1971 Oscars 43rd Academy Awards

1971 Oscars 43rd Academy Awards

971 Oscars 43rd Academy Awards: A Night of Cinematic Marvels

Winners Announced: April 15, 1971
Held at: Dorothy Chandler Pavilion, Los Angeles, California
Host: no one (34 presenters)
Eligibility Year: 1970

The Night’s Big Winners and Memorable Moments

  • Patton Sweeps the Night: The biographical war film about General George S. Patton captured seven Oscars, including Best Picture and Best Director for Franklin J. Schaffner.
  • George C. Scott’s No-Show: The leading man for Patton, George C. Scott, won Best Actor but famously refused the award, citing disdain for the competitive nature of acting awards.
  • First Solo Female Director Nominee: Barbara Loden was the first woman to be nominated alone for Best Director for her groundbreaking film Wanda.

Movie Trivia You Didn’t Know You Needed

  • 34 Presenters But No Host: This year, the Oscars went without a host, instead opting for a multitude of presenters. This became an interesting format experiment, although not a frequently repeated one.
  • Cicely Tyson’s Historic Nomination: Actress Cicely Tyson was nominated for her role in Sounder, becoming only the second African American woman to be nominated for Best Actress.
  • First Televised Nomination Announcements: This was the year the Oscar nominations were televised for the first time, adding yet another layer of suspense and public interest to the proceedings.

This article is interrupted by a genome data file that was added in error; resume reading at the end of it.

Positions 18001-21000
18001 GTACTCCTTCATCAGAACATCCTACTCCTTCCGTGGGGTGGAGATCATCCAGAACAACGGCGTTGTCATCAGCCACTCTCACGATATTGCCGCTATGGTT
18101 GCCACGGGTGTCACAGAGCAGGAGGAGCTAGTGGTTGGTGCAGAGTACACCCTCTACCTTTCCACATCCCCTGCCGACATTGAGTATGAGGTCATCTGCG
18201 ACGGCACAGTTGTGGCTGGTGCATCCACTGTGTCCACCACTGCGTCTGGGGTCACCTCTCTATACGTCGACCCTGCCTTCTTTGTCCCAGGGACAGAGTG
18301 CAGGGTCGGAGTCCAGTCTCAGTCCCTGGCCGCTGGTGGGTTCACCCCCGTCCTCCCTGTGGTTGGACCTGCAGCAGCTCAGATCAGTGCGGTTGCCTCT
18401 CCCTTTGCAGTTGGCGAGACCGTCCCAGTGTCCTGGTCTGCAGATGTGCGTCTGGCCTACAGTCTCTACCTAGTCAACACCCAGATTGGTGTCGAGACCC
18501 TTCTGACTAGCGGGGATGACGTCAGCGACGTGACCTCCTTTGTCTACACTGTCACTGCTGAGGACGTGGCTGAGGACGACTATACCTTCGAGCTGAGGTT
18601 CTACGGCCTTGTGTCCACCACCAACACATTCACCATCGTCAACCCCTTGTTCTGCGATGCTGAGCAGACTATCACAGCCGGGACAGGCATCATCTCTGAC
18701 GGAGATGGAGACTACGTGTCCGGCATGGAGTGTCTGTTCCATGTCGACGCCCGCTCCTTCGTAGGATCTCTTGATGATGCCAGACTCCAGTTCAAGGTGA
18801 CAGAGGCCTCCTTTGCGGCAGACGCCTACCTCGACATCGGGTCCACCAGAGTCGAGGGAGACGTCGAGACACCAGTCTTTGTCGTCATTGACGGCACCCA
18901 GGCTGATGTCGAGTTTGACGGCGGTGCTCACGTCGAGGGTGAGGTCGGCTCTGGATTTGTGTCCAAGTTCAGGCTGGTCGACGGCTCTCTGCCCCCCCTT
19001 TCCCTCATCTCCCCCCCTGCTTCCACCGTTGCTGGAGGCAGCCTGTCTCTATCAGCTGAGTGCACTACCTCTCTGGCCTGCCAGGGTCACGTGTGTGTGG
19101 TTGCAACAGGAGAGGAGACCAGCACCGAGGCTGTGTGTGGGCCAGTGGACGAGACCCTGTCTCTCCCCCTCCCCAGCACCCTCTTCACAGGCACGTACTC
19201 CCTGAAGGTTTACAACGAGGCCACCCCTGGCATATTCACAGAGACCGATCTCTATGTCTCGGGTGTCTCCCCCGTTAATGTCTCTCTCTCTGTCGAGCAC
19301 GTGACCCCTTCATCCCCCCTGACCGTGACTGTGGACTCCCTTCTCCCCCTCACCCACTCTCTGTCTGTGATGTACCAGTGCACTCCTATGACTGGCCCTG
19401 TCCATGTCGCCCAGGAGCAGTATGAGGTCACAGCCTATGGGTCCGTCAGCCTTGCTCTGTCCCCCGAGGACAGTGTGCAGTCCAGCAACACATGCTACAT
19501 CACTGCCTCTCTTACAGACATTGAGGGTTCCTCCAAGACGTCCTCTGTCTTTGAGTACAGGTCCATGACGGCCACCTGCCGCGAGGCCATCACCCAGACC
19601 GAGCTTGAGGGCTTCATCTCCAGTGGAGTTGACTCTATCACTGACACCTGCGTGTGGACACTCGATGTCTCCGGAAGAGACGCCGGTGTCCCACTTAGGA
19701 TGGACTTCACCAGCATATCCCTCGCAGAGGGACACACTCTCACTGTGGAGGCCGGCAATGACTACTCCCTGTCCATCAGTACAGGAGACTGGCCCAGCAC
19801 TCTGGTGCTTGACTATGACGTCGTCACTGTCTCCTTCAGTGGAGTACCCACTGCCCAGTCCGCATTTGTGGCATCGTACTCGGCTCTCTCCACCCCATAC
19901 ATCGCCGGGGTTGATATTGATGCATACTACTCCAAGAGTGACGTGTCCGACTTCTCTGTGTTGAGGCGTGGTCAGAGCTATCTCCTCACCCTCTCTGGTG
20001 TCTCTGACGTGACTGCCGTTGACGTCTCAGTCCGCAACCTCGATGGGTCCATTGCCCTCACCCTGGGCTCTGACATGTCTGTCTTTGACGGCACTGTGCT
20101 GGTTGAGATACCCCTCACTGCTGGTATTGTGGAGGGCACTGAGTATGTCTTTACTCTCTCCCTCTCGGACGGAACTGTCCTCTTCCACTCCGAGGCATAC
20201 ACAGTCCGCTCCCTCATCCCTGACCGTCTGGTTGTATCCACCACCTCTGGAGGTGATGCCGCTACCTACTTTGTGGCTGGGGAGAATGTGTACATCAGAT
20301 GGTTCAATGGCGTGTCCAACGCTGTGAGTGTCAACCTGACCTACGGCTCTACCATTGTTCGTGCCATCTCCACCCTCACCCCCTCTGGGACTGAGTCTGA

• Helen Hayes was the first performer to win Oscars in lead and supporting categories.
  • The documentary film Woodstock garnered three Oscar nominations, making it the most nominated documentary film in Oscar history.

1971 Oscar Nominees and Winners

Best Picture:
Patton – Frank McCarthy, producer (WINNER)
Airport – Ross Hunter, producer
Five Easy Pieces – Bob Rafelson and Richard Wechsler, producers
Love Story – Howard G. Minsky, producer
M*A*S*H – Ingo Preminger, producer
Best Director:
Franklin J. Schaffner – Patton (WINNER)
Federico Fellini – Fellini Satyricon
Arthur Hiller – Love Story
Robert Altman – M*A*S*H
Ken Russell – Women in Love
Best Actor:
George C. Scott – Patton as General George S. Patton (declined) (WINNER)
Melvyn Douglas – I Never Sang for My Father as Tom Garrison
James Earl Jones – The Great White Hope as Jack Jefferson
Jack Nicholson – Five Easy Pieces as Robert Eroica Dupea
Ryan O’Neal – Love Story as Oliver Barrett IV
Best Actress:
Glenda Jackson – Women in Love as Gundrun Brangwen (WINNER)
Jane Alexander – The Great White Hope as Eleanor Backman
Ali MacGraw – Love Story as Jennifer “Jenny” Cavalleri
Sarah Miles – Ryan’s Daughter as Rosy Ryan
Carrie Snodgress – Diary of a Mad Housewife as Bettina “Tina” Balser
Best Supporting Actor:
John Mills – Ryan’s Daughter as Michael (WINNER)
Richard S. Castellano – Lovers and Other Strangers as Frank Vecchio
Chief Dan George – Little Big Man as Old Lodge Skins
Gene Hackman – I Never Sang for My Father as Gene Garrison
John Marley – Love Story as Phil Cavalleri
Best Supporting Actress:
Helen Hayes – Airport as Ada Quonsett (WINNER)
Karen Black – Five Easy Pieces as Rayette Dipesto
Lee Grant – The Landlord as Joyce Enders
Sally Kellerman – M*A*S*H as Margaret “Hot Lips” Houlihan
Maureen Stapleton – Airport as Inez Guerrero
Best Story and Screenplay Based on Factual Material or Material Not Previously Published or Produced:
Patton – Francis Ford Coppola and Edmund H. North (WINNER)
Five Easy Pieces – Screenplay by Adrien Joyce; Story by Bob Rafelson and Adrien Joyce
Joe – Norman Wexler
Love Story – Erich Segal
My Night at Maud’s – Éric Rohmer
Best Screenplay Based on Material from Another Medium:
M*A*S*H – Ring Lardner Jr. based on the novel by Richard Hooker (WINNER)
Airport – George Seaton based on the novel by Arthur Hailey
I Never Sang for My Father – Robert Woodruff Anderson based on his play
Lovers and Other Strangers – Renée Taylor, Joseph Bologna and David Zelag Goodman based on the play by Joseph Bologna and Renée Taylor